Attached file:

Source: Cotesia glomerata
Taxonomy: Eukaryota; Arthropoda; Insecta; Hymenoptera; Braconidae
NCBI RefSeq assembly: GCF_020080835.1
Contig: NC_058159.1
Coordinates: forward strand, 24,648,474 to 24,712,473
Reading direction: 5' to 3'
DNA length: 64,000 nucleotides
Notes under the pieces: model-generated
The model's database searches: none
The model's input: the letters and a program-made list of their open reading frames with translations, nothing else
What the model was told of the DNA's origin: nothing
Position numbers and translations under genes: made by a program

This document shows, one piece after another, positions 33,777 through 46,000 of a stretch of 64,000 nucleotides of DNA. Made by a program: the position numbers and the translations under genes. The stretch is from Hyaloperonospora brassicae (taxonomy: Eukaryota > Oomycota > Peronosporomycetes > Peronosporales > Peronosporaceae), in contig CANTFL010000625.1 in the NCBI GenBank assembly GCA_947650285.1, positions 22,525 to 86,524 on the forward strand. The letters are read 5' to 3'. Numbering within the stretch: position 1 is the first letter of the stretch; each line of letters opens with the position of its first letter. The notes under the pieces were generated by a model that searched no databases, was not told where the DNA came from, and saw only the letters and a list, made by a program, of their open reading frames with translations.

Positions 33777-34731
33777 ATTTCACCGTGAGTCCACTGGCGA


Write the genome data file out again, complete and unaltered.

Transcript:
Source: Cotesia glomerata
Taxonomy: Eukaryota; Arthropoda; Insecta; Hymenoptera; Braconidae
NCBI RefSeq assembly: GCF_020080835.1
Contig: NC_058159.1
Coordinates: forward strand, 24,648,474 to 24,712,473
Reading direction: 5' to 3'
DNA length: 64,000 nucleotides
Notes under the pieces: model-generated
The model's database searches: none
The model's input: the letters and a program-made list of their open reading frames with translations, nothing else
What the model was told of the DNA's origin: nothing
Position numbers and translations under genes: made by a program

This document shows, one piece after another, positions 33,777 through 46,000 of a stretch of 64,000 nucleotides of DNA. Made by a program: the position numbers and the translations under genes. The stretch is from Hyaloperonospora brassicae (taxonomy: Eukaryota > Oomycota > Peronosporomycetes > Peronosporales > Peronosporaceae), in contig CANTFL010000625.1 in the NCBI GenBank assembly GCA_947650285.1, positions 22,525 to 86,524 on the forward strand. The letters are read 5' to 3'. Numbering within the stretch: position 1 is the first letter of the stretch; each line of letters opens with the position of its first letter. The notes under the pieces were generated by a model that searched no databases, was not told where the DNA came from, and saw only the letters and a list, made by a program, of their open reading frames with translations.

Positions 33777-34731
33777 ATTTCACCGTGAGTCCACTGGCGA